Heart failure (HF), the fastest-growing type of cardiac disease in the U.S., is a pathophysiologic state in which the heart fails to pump sufficient blood to meet the needs of the body. In failing ventricular myocytes from animal models and human patients, we and others have demonstrated disruption of the widely distributed and highly organized cardiomyocyte traverse (T)-tubule system. These orderly invaginations of surface membrane into the cell interior are critical for rapid electric excitation, initiation and synchronus triggering of sarcoplasmic reticulum (SR) Ca2+ release, and, therefore, coordinated contraction of each contractile unit throughout the entire myocyte. T-tubule loss and disorganization instigate development of HF due to aberrant intracellular Ca2+ release and blunted contractile function. However, there is a limited understanding of the molecular mechanisms and pathways that regulate T-tubular integrity or that participate in destructive T-tubule remodeling. Our preliminary data indicate that junctophilin-2 (JP2), a structural protein spanning T-tubules and the SR membrane, is crucial for normal T-tubule organization. Our data in animal models of cardiac stress show that downregulation of the JP2 is associated with T-tubule disorganization and HF development. Furthermore, our preliminary results indicate that JP2 downregulation is driven by activation of the Ca2+- dependent protease, calpain, though the upstream events that result in calpain-mediated degradation of JP2 in HF remain unclear. The goal of this project is to define the mechanisms of JP2 dysregulation and T-tubule remodeling in cardiac disease. We will combine multidisciplinary approaches including in situ confocal imaging, electrophysiology, molecular biology, pathological mouse models and novel transgenic mouse models, to test two specific aims.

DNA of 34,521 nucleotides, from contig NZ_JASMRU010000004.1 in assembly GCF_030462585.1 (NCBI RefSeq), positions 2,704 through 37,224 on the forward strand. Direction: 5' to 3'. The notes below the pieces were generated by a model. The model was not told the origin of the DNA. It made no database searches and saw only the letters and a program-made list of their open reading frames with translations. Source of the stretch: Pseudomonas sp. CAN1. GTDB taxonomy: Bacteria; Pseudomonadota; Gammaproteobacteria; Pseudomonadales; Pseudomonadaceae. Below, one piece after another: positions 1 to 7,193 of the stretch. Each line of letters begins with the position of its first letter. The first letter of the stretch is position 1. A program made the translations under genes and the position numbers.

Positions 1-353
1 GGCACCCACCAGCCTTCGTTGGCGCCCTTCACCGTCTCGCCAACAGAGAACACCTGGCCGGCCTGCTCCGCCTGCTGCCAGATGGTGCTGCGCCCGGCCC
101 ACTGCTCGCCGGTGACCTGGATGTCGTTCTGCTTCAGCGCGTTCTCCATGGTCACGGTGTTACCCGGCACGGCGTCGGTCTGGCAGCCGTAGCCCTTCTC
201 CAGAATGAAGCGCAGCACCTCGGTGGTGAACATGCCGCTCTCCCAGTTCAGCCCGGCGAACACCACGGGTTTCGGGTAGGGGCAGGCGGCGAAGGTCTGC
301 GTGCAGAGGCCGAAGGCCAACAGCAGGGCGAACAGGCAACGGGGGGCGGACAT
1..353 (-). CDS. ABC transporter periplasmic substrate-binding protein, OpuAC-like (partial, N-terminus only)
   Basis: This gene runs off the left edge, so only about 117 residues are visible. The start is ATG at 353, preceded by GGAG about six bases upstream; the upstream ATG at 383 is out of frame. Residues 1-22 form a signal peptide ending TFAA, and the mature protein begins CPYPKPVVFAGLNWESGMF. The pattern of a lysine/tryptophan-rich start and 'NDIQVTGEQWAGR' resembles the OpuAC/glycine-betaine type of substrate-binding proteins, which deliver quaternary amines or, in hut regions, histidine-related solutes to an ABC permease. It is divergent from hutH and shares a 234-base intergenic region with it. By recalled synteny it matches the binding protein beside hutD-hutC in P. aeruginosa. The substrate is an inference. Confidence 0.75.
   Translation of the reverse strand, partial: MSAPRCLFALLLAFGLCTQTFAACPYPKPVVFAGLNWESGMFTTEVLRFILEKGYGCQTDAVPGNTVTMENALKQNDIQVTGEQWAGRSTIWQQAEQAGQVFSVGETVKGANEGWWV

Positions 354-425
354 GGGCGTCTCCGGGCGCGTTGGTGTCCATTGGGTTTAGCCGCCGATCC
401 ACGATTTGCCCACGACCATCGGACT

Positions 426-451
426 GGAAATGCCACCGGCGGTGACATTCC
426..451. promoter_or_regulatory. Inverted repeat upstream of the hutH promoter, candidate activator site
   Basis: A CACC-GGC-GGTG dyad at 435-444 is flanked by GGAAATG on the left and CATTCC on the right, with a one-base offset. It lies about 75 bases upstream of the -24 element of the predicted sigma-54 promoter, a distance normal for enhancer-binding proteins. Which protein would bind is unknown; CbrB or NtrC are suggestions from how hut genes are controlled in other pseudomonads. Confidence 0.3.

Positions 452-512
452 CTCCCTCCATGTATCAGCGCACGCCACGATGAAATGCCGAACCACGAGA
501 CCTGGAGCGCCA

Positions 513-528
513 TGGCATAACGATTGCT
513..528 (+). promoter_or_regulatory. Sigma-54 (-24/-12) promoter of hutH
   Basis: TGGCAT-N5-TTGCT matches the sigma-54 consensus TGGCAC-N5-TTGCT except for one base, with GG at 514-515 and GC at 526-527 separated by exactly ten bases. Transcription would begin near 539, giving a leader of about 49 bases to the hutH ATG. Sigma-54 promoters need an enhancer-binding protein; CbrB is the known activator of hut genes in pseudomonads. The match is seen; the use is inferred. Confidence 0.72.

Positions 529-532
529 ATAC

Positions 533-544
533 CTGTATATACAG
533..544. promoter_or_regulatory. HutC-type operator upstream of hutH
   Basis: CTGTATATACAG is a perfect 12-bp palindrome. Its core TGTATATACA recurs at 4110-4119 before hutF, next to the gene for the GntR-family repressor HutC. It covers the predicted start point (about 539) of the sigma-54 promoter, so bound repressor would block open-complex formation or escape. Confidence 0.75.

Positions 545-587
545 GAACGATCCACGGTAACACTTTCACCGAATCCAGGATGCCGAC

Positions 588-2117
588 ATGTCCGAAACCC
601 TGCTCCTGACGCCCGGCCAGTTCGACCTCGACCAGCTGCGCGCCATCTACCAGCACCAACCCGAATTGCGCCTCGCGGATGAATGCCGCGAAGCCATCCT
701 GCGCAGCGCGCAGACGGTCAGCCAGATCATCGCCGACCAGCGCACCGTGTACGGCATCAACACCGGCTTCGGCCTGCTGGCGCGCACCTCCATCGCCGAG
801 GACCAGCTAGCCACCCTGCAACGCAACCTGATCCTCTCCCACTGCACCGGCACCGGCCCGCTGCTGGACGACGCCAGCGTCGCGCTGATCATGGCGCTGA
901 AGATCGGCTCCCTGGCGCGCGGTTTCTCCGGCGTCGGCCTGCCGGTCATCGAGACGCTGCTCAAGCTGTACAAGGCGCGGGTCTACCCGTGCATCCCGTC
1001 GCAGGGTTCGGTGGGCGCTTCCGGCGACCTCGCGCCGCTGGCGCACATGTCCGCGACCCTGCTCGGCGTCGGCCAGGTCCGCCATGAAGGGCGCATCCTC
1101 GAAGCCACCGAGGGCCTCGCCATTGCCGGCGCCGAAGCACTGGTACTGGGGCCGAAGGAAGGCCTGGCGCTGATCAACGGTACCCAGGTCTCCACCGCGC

Aim 1. To define the molecular mechanisms underlying JP2 downregulation in heart failure.
Aim 2. To determine if and how recombinant JP2 expression can attenuate stress-induced T-tubule remodeling and protect against HF progression. As HF is the most common cause of hospitalization in patients over 65 and causes an enormous burden on our health care system, new therapeutic approaches for HF are still critically needed. The potential positive impact of these studies is that preventing T-tubule dysfunction may represent a novel mechanism-based approach to improve health care outcomes related to HF. Understanding these molecular mechanisms will provide a novel platform for T-tubule-targeted therapies that prevent HF development and progression.
As heart failure is the most common cause of hospitalization in patients over 65 and causes an enormous burden on our health care system, new therapeutic approaches for HF are still critically needed. The potential positive impact of these studies is that preventing T-tubule dysfunction may represent a novel mechanism-based approach to improve health care outcomes related to heart failure. Understanding these molecular mechanisms will provide a novel platform for T-tubule-targeted therapies that prevent heart failure development and progression.
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